What Bottled Water Can Tell Us About Brands

How cultural knowledge can improve your marketing skills

Photo by Bin Foch on Unsplash

Marketing Genius: Creating the Myth

Consider the marketing genius behind bottled water.

In the Western World, bottled water represents excess: a ubiquitous commodity available in millions of homes direct from the tap for next to nothing is packaged and sold, often at over a hundred times the cost of the water itself.

Much of the value of bottled water is derived from its convenience, but demand is also created from powerful marketing.

Richard Wilk has pointed out that successful brands create meaning for customers. In this case of bottled water, this is often means evoking feelings of safety through ‘purification’ messaging; this has turned the ultimate commodity into a branded good.

Marketers can often find meaning by using national contradictions, like the inconsistency between the romantic idyll of natural spring water and the technological image of purified water, clean of contamination.

Water companies like Evian ‘tap’ into these stereotypes by using images of mountain springs to evoke feelings of nature which create meaning for consumers, whilst others such as Aquafina capitalize on the message of purified water, free of chemicals.

The value created by such brands is evident from the fact that bottled water is proven to be ‘no tastier’ (Wilk, 2006) than tap water, and yet consumers still purchase huge amounts.

Desolation: Understanding Social Missions

The environmental desolation caused by the proliferation of bottled water cannot be understated.

Brand meanings, whilst still present, are evolving: mission-based meanings or values are proving more potent brand signals to millennials as identified by Enso’s Worldvalue 2018 research.

The research identified that millennials feel a ‘relationship’ with a brand if the mission statement of the brand conveys a social purpose. For example, Starbucks has a number of both environmental and social initiatives which make it appeal to millenials.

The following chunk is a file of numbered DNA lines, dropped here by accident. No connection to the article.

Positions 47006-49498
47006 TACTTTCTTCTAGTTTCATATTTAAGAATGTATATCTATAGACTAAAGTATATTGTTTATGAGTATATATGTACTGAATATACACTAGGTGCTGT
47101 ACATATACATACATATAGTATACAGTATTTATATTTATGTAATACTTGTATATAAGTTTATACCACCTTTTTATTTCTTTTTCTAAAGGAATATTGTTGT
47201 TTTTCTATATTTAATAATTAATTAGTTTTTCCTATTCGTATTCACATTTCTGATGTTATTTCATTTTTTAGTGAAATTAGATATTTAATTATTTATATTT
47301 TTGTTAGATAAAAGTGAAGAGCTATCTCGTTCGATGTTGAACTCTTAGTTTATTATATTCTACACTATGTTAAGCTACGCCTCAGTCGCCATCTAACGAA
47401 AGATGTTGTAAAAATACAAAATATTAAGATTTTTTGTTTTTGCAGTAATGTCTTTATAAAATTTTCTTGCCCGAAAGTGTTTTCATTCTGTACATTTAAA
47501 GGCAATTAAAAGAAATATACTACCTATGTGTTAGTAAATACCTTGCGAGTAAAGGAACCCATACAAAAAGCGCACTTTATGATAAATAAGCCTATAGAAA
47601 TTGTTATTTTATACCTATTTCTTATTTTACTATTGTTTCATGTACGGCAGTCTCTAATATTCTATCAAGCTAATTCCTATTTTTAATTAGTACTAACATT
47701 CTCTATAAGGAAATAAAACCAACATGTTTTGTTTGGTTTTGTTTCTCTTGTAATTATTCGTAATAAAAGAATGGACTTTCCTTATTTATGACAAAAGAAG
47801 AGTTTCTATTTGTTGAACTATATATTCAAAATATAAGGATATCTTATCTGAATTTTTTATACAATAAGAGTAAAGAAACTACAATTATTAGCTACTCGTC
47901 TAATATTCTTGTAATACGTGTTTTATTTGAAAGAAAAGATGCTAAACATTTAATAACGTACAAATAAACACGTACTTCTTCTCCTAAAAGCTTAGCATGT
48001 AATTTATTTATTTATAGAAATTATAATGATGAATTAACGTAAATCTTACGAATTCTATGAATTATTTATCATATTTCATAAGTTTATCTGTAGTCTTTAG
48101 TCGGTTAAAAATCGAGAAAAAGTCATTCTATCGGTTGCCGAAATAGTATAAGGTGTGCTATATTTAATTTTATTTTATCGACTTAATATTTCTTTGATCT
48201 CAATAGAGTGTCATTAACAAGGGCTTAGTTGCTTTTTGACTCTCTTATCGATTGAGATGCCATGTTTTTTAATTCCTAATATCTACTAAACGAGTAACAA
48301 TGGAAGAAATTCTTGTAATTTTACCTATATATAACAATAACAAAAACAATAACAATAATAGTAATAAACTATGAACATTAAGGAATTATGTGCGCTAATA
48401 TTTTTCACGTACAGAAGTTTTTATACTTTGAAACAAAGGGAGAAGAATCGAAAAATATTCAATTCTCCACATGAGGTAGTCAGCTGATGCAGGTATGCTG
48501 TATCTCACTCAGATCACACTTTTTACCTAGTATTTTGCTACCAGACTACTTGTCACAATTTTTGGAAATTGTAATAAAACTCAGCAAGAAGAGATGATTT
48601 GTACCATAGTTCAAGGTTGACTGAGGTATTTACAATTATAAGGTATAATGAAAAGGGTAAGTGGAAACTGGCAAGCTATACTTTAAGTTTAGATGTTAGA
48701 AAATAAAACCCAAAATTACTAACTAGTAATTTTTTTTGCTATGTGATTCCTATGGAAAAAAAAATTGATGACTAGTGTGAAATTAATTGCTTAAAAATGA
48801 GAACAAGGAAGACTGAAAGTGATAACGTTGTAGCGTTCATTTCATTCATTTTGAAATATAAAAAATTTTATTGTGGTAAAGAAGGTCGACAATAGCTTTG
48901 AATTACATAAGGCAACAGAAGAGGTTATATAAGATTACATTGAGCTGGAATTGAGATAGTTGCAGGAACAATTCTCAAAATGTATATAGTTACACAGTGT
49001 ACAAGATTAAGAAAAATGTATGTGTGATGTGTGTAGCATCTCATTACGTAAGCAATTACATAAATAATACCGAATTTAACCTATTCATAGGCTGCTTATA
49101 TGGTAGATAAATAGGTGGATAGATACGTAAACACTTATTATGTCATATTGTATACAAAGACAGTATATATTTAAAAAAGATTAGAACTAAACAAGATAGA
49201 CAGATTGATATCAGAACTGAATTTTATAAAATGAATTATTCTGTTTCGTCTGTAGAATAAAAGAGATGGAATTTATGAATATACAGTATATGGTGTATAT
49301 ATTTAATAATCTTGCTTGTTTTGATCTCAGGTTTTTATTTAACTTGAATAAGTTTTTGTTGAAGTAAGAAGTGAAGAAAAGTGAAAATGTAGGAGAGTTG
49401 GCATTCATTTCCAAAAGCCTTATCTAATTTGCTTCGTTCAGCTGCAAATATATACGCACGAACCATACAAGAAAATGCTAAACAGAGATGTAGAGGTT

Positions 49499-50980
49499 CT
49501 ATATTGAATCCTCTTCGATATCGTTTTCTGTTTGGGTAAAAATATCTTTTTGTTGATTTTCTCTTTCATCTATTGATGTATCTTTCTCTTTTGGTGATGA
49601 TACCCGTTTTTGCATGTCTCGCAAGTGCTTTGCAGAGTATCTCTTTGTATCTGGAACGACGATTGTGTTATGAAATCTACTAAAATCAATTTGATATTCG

Holt (2003) writes of how successful marketers create ‘icons’ through which people ‘experience powerful myths’, and it seems that the future cultural myths for brands to create meaning in the Western consumer society will be strongly influenced by themes of political activism and social impact.

Significantly, these themes will not only need to be symbolic; they need to respond to a desire from millenials for action. The greater impact brands can have in sustainability, the greater the impact it will have on their marketing campaigns.

The Marketing Perspective

Brands undoubtedly still create meaning for consumers. Marketing perspectives, such as that of Holt, show how brands can draw on cultural knowledge to convey meaning.

You can use this cultural knowledge in your own marketing campaigns by:

  • Evoking feelings of safety and comfort
  • Seizing national contradictions
  • Understanding the importance of social missions and real action

Whilst brand meaning is ever-present, it is a dynamic concept and the future of brand meaning is likely to be focused on mission-driven social goals.


Holt, D. (2003). What becomes and Icon most?.

Wilk, R. (2006). Bottled Water. Journal of Consumer Culture, 6(3), 303-325.

Enso WorldValue Research: https://www.enso.co/worldvalue

Finance, Tech and Productivity. Studying Economics & Management at Oxford University.

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